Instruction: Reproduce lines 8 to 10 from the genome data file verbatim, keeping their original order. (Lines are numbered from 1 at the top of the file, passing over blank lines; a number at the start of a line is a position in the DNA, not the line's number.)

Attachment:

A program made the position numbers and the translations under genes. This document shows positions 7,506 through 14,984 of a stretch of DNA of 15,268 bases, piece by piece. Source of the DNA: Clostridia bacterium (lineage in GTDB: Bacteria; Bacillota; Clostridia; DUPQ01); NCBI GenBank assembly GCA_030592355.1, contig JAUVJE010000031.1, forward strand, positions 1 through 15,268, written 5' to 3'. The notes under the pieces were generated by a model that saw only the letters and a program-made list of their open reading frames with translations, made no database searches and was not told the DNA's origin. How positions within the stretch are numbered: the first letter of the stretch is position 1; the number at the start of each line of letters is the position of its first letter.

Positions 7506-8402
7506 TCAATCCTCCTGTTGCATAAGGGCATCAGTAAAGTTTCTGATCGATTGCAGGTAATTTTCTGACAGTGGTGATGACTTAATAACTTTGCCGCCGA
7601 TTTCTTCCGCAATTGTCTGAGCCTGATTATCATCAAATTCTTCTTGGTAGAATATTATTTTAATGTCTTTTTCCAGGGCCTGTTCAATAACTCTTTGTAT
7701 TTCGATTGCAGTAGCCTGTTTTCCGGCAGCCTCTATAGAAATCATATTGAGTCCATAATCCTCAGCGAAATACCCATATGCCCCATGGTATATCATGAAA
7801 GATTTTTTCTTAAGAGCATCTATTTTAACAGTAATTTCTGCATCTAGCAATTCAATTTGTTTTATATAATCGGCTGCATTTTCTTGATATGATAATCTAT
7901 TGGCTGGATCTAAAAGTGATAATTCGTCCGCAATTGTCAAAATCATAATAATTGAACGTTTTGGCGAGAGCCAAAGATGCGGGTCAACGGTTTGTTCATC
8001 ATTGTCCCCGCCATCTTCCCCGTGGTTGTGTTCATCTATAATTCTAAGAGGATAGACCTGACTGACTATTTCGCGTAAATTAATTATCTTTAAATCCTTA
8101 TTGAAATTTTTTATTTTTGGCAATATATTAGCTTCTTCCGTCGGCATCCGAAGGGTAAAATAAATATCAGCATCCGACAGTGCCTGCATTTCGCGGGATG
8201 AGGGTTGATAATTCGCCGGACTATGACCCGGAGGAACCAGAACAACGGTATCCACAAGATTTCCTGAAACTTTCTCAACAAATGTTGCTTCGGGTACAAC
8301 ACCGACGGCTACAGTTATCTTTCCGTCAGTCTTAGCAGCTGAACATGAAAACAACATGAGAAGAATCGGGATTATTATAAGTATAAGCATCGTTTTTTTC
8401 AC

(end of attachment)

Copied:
8001 ATTGTCCCCGCCATCTTCCCCGTGGTTGTGTTCATCTATAATTCTAAGAGGATAGACCTGACTGACTATTTCGCGTAAATTAATTATCTTTAAATCCTTA
8101 TTGAAATTTTTTATTTTTGGCAATATATTAGCTTCTTCCGTCGGCATCCGAAGGGTAAAATAAATATCAGCATCCGACAGTGCCTGCATTTCGCGGGATG
8201 AGGGTTGATAATTCGCCGGACTATGACCCGGAGGAACCAGAACAACGGTATCCACAAGATTTCCTGAAACTTTCTCAACAAATGTTGCTTCGGGTACAAC